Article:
Done with the T20I series, the focus now shifts to the Test series between India and Bangladesh. And more importantly, the pink ball Test at the Eden Gardens from November 22 to 26. While it will be the maiden Day-Night Test for both the teams, one man who has been there and performed under lights against the pink ball is India’s Test specialist Cheteshwar Pujara.
The 2016 edition of the Duleep Trophy was played with the Kookaburra pink ball and Pujara topped the run charts (453) with two hundreds, including a 256 not out for India Blue.
Speaking to IANS, Pujara played down the whole debate and said that things wouldn’t be very different from a batsman’s perspective when it comes to playing against the pink ball as compared to the conventional red ball.
“I don’t think there will be a major difference when you start playing with the pink ball. Since I haven’t played (against the SG pink ball) I am not sure, but my assumption is that even the SG pink ball will be very similar to the red ball. I feel in India the quality of SG balls have improved,” India’s Test No.3 said.
“Looking at the recent series we played against South Africa, the guys were happy with the way the ball maintained shape and even the quality of the ball. So we are expecting the same thing even with the pink ball. When it comes to pink ball, it will be little different from the red ball but I don’t see a massive difference.”
The BCCI stuck to Kookaburra when it came to pink-ball cricket in the domestic circuit in the last few years despite using the SG red ball in first-class cricket. And talking about his experience against the pink Kookaburra, Pujara said that he will look to use muscle memory to begin with as to how the ball will behave.
“When I played, it was 2016/17 which is a long time ago. So that can’t be considered as an advantage. But yes, that experience will be very helpful for sure, without any doubt. When you have played with pink ball, you know what to expect at what time and what might be on offer. So that experience does help,” Pujara asserted.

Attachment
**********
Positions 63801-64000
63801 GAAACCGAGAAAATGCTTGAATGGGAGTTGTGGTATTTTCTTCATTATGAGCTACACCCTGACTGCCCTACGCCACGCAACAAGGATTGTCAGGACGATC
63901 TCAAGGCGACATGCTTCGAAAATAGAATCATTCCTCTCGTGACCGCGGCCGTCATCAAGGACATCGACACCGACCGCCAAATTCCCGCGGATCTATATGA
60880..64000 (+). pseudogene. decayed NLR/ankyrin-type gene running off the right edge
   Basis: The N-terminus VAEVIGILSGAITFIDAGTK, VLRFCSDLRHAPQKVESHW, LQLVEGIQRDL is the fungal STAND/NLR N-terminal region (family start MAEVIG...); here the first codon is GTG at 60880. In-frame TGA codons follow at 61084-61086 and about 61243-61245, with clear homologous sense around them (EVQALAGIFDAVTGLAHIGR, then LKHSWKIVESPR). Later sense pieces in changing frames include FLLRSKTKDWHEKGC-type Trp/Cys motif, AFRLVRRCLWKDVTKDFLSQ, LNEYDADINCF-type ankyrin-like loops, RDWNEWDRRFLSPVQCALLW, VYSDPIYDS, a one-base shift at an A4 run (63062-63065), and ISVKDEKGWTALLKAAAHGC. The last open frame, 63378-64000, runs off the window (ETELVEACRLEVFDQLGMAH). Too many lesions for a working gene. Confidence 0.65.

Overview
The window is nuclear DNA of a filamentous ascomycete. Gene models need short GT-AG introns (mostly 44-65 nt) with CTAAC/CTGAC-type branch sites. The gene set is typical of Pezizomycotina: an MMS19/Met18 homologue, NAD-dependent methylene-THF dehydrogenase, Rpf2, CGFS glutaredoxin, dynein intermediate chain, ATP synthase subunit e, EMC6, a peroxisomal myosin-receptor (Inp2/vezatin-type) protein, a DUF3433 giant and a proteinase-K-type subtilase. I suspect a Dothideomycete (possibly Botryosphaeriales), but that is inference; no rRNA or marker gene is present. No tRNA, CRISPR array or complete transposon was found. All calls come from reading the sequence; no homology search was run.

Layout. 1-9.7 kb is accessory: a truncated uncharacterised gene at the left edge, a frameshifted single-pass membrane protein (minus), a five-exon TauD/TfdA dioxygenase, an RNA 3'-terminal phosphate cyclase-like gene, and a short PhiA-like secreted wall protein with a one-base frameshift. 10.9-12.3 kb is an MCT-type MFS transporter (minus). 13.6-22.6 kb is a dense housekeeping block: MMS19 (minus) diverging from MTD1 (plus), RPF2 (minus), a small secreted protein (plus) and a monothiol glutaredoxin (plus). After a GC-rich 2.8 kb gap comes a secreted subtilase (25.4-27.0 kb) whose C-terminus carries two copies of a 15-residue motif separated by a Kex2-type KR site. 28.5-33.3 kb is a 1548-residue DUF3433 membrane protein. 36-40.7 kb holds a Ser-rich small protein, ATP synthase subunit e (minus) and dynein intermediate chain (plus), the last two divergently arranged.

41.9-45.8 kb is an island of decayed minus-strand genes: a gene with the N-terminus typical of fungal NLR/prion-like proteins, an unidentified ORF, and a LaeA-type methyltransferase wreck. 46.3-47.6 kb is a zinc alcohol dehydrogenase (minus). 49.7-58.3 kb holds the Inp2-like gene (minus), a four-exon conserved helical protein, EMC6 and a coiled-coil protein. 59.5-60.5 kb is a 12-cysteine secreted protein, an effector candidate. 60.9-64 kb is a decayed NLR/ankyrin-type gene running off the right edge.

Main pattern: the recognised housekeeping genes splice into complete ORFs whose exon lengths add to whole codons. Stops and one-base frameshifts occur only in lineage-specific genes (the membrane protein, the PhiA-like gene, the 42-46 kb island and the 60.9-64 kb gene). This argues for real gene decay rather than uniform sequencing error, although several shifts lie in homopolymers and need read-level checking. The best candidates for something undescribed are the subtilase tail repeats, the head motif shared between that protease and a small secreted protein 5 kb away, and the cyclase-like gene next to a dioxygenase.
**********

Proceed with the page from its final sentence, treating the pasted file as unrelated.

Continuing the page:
The 31-year old had previously spoken about the twilight period being a problem with the pink ball. Prodded further, he quipped: “Sometimes it is challenging in twilight playing with the pink ball. You need little more practice and once you keep playing with the pink ball at that time (twilight), you start getting used to it.
“So it’s just about doing few more practice sessions before we play the match. I will try and practice with the pink ball whenever there is an opportunity,” he said.
A BCCI official informed IANS that the balls will be delivered to the players directly in Indore this week as they gear up for the opening Test.
On his views about Day-Night Tests, Pujara said: “We will have to wait and watch but at this stage it’s a nice move.”
Pujara also spoke on the standard of teams going down after India whitewashed West Indies and South Africa away and at home respectively, saying most teams are in transition now and it will take a couple of years for them to be back to where they were.
“If you look at Test cricket, most of the teams are in transition phase. They are trying to build new Test teams. So, it might take some time for teams like West Indies, Sri Lanka, South Africa because their great players have retired and now they are giving opportunity to young players which will need some time to improve their Test cricket.
“So when teams go through transition period, it looks like the overall standard has come down a bit. But I think in 1-2 years’ time all these teams will be much stronger when it comes to Test cricket,” Pujara opined.
The prolific batsman also lauded Rohit Sharma who has tasted success early on as a Test opener, saying it helps the team get a good start which is so crucial.
“It helps the team. The most important thing, especially in Test cricket, is you need to have a good start. And if you look at the way Rohit and Mayank (Agarwal) have batted recently, it has given us a solid start and when you get a solid start the team can be rest assured about putting up a decent total on the board.
“Even if we don’t bat that well, good start will always give us like 350-400. So that is the biggest positive if you ask me,” he signed off.